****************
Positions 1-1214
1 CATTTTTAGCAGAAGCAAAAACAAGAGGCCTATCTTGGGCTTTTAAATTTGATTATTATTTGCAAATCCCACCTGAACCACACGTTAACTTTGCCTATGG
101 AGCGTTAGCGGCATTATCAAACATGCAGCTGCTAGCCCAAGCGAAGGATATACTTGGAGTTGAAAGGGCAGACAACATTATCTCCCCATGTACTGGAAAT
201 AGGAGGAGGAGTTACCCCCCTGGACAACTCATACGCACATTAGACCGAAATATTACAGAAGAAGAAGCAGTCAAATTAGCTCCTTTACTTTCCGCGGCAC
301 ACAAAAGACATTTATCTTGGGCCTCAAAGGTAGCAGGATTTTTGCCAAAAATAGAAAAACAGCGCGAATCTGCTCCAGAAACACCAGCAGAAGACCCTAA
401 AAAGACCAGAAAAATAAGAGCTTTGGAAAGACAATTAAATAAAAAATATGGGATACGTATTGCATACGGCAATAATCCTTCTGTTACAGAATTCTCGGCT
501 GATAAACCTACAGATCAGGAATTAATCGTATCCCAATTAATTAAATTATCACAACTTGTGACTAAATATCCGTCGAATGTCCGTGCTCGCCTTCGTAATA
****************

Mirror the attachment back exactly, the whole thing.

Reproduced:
Positions 1-1214
1 CATTTTTAGCAGAAGCAAAAACAAGAGGCCTATCTTGGGCTTTTAAATTTGATTATTATTTGCAAATCCCACCTGAACCACACGTTAACTTTGCCTATGG
101 AGCGTTAGCGGCATTATCAAACATGCAGCTGCTAGCCCAAGCGAAGGATATACTTGGAGTTGAAAGGGCAGACAACATTATCTCCCCATGTACTGGAAAT
201 AGGAGGAGGAGTTACCCCCCTGGACAACTCATACGCACATTAGACCGAAATATTACAGAAGAAGAAGCAGTCAAATTAGCTCCTTTACTTTCCGCGGCAC
301 ACAAAAGACATTTATCTTGGGCCTCAAAGGTAGCAGGATTTTTGCCAAAAATAGAAAAACAGCGCGAATCTGCTCCAGAAACACCAGCAGAAGACCCTAA
401 AAAGACCAGAAAAATAAGAGCTTTGGAAAGACAATTAAATAAAAAATATGGGATACGTATTGCATACGGCAATAATCCTTCTGTTACAGAATTCTCGGCT
501 GATAAACCTACAGATCAGGAATTAATCGTATCCCAATTAATTAAATTATCACAACTTGTGACTAAATATCCGTCGAATGTCCGTGCTCGCCTTCGTAATA